Arthur Alexander Siebens
|Medium:||Oil on canvas|
|Dimensions:||39 x 31 in.|
Arthur Alexander Siebens
Siebens, a director of rehabilitation medicine at The Johns Hopkins Hospital and Good Samaritan Hospital, was born in Atlanta. He received an A.B. from Oberlin College in 1943 and an M.D. from the Johns Hopkins University School of Medicine in 1947. After an internship on the Osler Medical Service at The Johns Hopkins Hospital, Siebens was appointed assistant professor in the department of physiology at the State University of New York.
He served in the U.S. Navy as officer of the cardiopulmonary laboratory at the U.S. Naval Hospital in St. Albans, New York, where he helped establish one of the first cardiac catheterization laboratories. He retained a consultative appointment with veterans hospitals for the next fifteen years. Siebens was appointed professor of physiology at the State University of New York in 1958. The next year, he accepted a position as a professor of pediatrics and physiology, and of rehabilitation medicine at the University of Wisconsin. In 1967, he was named director of the department of rehabilitation medicine at the university.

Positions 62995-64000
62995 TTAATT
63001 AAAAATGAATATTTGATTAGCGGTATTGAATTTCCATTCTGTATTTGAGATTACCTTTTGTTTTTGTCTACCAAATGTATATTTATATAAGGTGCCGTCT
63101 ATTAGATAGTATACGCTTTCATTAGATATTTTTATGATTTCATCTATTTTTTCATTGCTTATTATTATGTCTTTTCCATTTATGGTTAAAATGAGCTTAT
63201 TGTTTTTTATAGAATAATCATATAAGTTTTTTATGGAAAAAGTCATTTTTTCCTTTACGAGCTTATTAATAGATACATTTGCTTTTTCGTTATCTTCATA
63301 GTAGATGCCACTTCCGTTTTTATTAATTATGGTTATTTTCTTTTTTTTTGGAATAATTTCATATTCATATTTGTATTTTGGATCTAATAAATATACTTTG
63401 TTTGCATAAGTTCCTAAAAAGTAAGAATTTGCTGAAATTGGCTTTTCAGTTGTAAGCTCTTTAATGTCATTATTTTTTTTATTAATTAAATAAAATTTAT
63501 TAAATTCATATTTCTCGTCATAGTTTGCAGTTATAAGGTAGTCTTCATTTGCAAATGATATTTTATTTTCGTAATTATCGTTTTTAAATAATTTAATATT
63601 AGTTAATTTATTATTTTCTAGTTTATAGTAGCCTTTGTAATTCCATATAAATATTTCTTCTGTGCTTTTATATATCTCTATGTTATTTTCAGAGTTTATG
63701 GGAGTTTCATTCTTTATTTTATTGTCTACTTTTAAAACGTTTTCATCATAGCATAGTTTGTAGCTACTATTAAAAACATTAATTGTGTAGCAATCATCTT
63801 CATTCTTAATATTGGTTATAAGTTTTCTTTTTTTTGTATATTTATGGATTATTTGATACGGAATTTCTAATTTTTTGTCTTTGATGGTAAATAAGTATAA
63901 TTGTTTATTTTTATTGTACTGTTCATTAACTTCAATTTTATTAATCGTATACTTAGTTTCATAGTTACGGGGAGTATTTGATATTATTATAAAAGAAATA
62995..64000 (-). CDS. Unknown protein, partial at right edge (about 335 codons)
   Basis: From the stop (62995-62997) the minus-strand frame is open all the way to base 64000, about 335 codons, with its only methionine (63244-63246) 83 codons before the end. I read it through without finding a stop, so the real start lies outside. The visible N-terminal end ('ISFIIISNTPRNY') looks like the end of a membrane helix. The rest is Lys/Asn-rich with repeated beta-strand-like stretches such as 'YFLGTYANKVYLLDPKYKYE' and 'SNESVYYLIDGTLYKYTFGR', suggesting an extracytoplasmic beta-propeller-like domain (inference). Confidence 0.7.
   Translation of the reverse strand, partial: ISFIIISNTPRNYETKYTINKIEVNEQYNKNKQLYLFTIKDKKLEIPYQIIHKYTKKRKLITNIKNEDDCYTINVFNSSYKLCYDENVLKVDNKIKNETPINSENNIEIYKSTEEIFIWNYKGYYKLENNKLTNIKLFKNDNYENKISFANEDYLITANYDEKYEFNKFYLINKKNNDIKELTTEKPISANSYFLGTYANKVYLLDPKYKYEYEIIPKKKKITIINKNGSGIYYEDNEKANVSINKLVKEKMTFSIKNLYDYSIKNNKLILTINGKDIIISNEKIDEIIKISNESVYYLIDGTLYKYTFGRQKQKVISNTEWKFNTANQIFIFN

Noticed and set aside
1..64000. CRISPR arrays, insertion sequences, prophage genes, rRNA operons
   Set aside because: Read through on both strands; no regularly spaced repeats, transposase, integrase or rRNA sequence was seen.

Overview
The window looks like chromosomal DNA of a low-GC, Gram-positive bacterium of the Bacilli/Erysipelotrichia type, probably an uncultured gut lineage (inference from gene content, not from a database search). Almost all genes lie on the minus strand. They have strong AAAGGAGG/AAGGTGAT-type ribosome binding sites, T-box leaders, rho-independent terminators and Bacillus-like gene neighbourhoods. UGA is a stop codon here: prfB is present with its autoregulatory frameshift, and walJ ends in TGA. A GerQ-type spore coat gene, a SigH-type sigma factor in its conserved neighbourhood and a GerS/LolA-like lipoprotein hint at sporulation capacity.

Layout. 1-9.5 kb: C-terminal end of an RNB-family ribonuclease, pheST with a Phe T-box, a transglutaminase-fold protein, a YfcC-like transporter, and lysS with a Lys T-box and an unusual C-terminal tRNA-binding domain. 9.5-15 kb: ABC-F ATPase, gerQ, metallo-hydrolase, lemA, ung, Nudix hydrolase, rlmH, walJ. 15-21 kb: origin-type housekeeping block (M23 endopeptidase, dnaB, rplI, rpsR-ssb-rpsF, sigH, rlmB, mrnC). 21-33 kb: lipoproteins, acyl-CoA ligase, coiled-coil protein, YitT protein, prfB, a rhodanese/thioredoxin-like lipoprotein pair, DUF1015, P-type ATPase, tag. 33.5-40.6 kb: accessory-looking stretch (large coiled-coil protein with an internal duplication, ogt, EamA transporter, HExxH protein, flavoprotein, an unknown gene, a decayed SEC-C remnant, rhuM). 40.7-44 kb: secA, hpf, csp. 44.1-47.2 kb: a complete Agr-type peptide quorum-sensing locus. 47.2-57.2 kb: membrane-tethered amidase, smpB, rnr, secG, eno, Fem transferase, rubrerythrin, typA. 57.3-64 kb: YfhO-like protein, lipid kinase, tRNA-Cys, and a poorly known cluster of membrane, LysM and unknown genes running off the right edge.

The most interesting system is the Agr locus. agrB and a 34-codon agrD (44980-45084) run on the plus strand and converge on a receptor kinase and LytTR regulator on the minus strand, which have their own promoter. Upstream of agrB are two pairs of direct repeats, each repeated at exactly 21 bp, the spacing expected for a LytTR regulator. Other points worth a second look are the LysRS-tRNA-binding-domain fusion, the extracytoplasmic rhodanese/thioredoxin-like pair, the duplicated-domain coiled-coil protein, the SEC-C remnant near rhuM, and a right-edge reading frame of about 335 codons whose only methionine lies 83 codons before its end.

Siebens returned to the Johns Hopkins University School of Medicine in 1970 as professor of rehabilitation medicine and surgery. He established the department of rehabilitation medicine at The Johns Hopkins Hospital and at Good Samaritan Hospital. He retired in 1994 and became director of pharyngology rehabilitation and research at Greater Baltimore Medical Center.
Siebens' work with the functionally disabled, in addition to swallowing disorders, included skeletal research in achondroplasia, a genetic disorder that causes dwarfism. He invented a “swallow-safe” diet for people with swallowing impairments resulting from sensory loss in the mouth and throat or damage to the parts of the brain that govern swallowing. He studied pulmonary disease, swallowing disorders, bioengineering devices for people with achondroplastic dwarfism, and orthotic devices for paraplegic and quadriplegic patients.
Siebens was a member of nine professional societies including the American Physiological Society and the American Congress of Rehabilitation Medicine. He also served as an advisor to the Archives of Physical Medicine and Rehabilitation.
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